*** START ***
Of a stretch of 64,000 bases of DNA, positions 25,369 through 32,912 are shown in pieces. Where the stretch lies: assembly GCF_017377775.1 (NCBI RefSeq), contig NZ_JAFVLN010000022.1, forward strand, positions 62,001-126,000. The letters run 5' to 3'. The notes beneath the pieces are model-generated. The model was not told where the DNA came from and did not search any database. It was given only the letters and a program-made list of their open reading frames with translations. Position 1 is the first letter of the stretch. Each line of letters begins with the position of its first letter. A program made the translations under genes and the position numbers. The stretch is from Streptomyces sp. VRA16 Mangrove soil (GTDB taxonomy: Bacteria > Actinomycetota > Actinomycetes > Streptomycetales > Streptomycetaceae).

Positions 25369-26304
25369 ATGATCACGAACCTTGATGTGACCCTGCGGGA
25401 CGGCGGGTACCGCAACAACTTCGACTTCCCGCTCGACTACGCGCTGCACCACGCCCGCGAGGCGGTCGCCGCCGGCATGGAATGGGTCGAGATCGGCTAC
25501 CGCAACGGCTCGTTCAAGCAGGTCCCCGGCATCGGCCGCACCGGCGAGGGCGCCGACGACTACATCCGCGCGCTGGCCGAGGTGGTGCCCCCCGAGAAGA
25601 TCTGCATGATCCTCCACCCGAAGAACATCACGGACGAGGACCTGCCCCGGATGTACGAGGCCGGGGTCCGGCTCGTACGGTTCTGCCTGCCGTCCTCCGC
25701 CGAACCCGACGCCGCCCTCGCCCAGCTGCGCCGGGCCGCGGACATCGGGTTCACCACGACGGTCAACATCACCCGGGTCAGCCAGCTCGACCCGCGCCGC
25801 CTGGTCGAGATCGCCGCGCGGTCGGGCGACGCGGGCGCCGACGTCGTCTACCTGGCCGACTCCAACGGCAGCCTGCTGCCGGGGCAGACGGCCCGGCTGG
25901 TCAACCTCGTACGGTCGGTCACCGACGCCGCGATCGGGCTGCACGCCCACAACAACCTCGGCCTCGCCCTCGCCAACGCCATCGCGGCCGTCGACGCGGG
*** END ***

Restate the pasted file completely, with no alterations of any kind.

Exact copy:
Of a stretch of 64,000 bases of DNA, positions 25,369 through 32,912 are shown in pieces. Where the stretch lies: assembly GCF_017377775.1 (NCBI RefSeq), contig NZ_JAFVLN010000022.1, forward strand, positions 62,001-126,000. The letters run 5' to 3'. The notes beneath the pieces are model-generated. The model was not told where the DNA came from and did not search any database. It was given only the letters and a program-made list of their open reading frames with translations. Position 1 is the first letter of the stretch. Each line of letters begins with the position of its first letter. A program made the translations under genes and the position numbers. The stretch is from Streptomyces sp. VRA16 Mangrove soil (GTDB taxonomy: Bacteria > Actinomycetota > Actinomycetes > Streptomycetales > Streptomycetaceae).

Positions 25369-26304
25369 ATGATCACGAACCTTGATGTGACCCTGCGGGA
25401 CGGCGGGTACCGCAACAACTTCGACTTCCCGCTCGACTACGCGCTGCACCACGCCCGCGAGGCGGTCGCCGCCGGCATGGAATGGGTCGAGATCGGCTAC
25501 CGCAACGGCTCGTTCAAGCAGGTCCCCGGCATCGGCCGCACCGGCGAGGGCGCCGACGACTACATCCGCGCGCTGGCCGAGGTGGTGCCCCCCGAGAAGA
25601 TCTGCATGATCCTCCACCCGAAGAACATCACGGACGAGGACCTGCCCCGGATGTACGAGGCCGGGGTCCGGCTCGTACGGTTCTGCCTGCCGTCCTCCGC
25701 CGAACCCGACGCCGCCCTCGCCCAGCTGCGCCGGGCCGCGGACATCGGGTTCACCACGACGGTCAACATCACCCGGGTCAGCCAGCTCGACCCGCGCCGC
25801 CTGGTCGAGATCGCCGCGCGGTCGGGCGACGCGGGCGCCGACGTCGTCTACCTGGCCGACTCCAACGGCAGCCTGCTGCCGGGGCAGACGGCCCGGCTGG
25901 TCAACCTCGTACGGTCGGTCACCGACGCCGCGATCGGGCTGCACGCCCACAACAACCTCGGCCTCGCCCTCGCCAACGCCATCGCGGCCGTCGACGCGGG